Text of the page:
“So where is this market then?”
Pa’s enthusiasm for souvenir shopping has never been a patch on that of the girls – even less so under the blazing Spanish sun. I wasn’t actually there, you understand – this was all reported to me later, but I’m imagining an attractive little town: flamenco dancers on the corner, castanet players frolicking on the lawn, El Nombre and his mates having a kick-about; that sort of thing. The bus had left them in what might have passed for a market square had it not been worryingly uncluttered by markets.
In a shady corner café, a couple of elderly Spanish ladies were quietly having the elderly Spanish equivalent of tea and scones. Pa started to head towards it as the girls fretfully argued the case for continuing to look for the market. It was in the guidebook. It was definitely on today. It was a major attraction of the vicinity. Pesetas were burning holes in their pockets.
“Why don’t I ask someone?” suggested Ma, brightly.
“Because,” everyone chorused, “you don’t speak Spanish!”
“Oh, I’m sure I can make myself understood.” And with the innate confidence of a Brit abroad, she honed in on the supping ladies, took a deep breath and shouted at town-crier volume “MARKET?”
Every telling of this story has increased the shock and awe on the faces of the señoras, the rattling of their cups, the fear in their eyes. Mind you, it has to be admitted that they did point to the direction of the market.
Had I been there, Pa would have had a companion in the café. I’m rubbish at markets. It’s not the actual goods, you understand: I’m as partial to a straw donkey as the next woman. It’s the bartering. I must have been off sick the day they taught bartering at school. Or perhaps it was part of the Cooking O-Level which passed me by. My school organised its curriculum on the basis that if you had enough Latin, someone would do your cooking for you. The prospect of having to barter reduces me to jelly even quicker than the Nonsense. It’s so jolly awkward and unpleasant. I’d rather just pay the price asked and go and have a cuppa.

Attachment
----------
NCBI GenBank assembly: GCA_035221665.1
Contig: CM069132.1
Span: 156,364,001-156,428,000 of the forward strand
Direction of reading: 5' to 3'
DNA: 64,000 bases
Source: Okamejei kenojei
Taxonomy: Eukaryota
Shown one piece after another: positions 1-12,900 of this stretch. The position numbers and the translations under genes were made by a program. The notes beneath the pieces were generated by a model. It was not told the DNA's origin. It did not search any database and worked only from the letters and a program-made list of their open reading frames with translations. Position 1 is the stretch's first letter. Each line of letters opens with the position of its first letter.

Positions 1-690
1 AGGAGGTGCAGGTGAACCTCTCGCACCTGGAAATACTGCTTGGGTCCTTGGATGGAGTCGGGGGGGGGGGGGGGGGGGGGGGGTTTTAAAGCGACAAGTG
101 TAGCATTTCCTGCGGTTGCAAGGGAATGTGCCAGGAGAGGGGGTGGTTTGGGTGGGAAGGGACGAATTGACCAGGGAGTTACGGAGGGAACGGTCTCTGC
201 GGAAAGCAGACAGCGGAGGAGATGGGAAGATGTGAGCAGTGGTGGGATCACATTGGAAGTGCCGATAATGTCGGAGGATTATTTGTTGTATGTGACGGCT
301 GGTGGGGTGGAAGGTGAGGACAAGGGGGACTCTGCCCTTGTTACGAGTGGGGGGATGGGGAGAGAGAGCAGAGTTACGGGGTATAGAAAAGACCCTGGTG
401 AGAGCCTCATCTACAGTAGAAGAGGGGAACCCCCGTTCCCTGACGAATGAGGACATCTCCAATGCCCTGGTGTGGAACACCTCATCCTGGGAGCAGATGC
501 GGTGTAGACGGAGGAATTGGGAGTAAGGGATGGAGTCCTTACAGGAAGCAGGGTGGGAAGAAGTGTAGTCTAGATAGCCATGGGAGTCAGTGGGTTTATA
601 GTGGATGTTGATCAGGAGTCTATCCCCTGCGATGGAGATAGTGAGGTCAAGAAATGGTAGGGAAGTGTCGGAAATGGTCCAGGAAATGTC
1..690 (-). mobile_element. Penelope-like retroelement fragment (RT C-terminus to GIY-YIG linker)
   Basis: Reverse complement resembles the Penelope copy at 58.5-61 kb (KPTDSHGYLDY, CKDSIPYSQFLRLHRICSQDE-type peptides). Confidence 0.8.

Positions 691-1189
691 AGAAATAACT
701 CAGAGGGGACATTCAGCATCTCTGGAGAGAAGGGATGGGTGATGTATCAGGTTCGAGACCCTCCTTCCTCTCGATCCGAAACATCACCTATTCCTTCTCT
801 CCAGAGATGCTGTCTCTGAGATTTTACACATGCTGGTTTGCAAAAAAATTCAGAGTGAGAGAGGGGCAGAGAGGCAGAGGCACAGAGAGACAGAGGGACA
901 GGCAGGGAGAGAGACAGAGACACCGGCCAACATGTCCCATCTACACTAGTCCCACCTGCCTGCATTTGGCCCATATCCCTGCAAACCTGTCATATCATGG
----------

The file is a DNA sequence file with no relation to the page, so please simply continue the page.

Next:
Unfortunately ActorLaddie went to the same school.
Last summer, for instance, we found ourselves in Florence and urgently in need of a pair of those wheeled things onto which you can strap suitcases. I don’t know the proper name for them. We call them Bunters.
Our suitcases did originally come with wheels but they were worn out in the course of a manic haul across Gare de Lyon when it turned out that the station had two Platform Ms and the sleeper to Florence was about to leave from the other one.
Fortunately, just outside Santa Maria Novella station in Florence were several market stalls selling Bunters. Unfortunately, they were pretty pricey.
“You’ll have to barter,” I told ActorLaddie.
“I’ve got Parkinsons,” I retorted, pathetically. “I’m not allowed to get stressed.” I might have added a pathetic cough for good measure.
As we bartered over the bartering, one of the stallholders slipped off somewhere leaving a young woman to mind the patch. ActorLaddie skipped over, held out some euros and pointed at the Bunters.
“OK,” she shrugged and we were off down the road before she had a chance to change her mind. That’s our kind of bartering.
Unfortunately, the bartering involved in moving house is of a different order. There are serious amounts of noughts involved.
After the bungalow viewing last Sunday, there was plenty of time for us to mull while we sat alongside GrannieBorders in the Casualty department waiting for test results. The bungalow was just what we wanted and where we wanted. It might be some time before the orange and brown wall tiles come back into fashion, and the teak radiator covers don’t speak to our condition, as the Quakers say, but we would have the rest of our lives to make the place our own. The decision as to whether or not to try and buy it was a no-brainer. But we had really had no idea what Bill and Pam wanted to get for it. We could just hope it was a figure we could afford.
That evening, ActorLaddie phoned Bill. We really liked the bungalow. Would Bill accept an offer of … ridiculously large amount of money which would buy you a mansion in anywhere but London?
“OK,” he said.
I think we’re getting the hang of this bartering lark.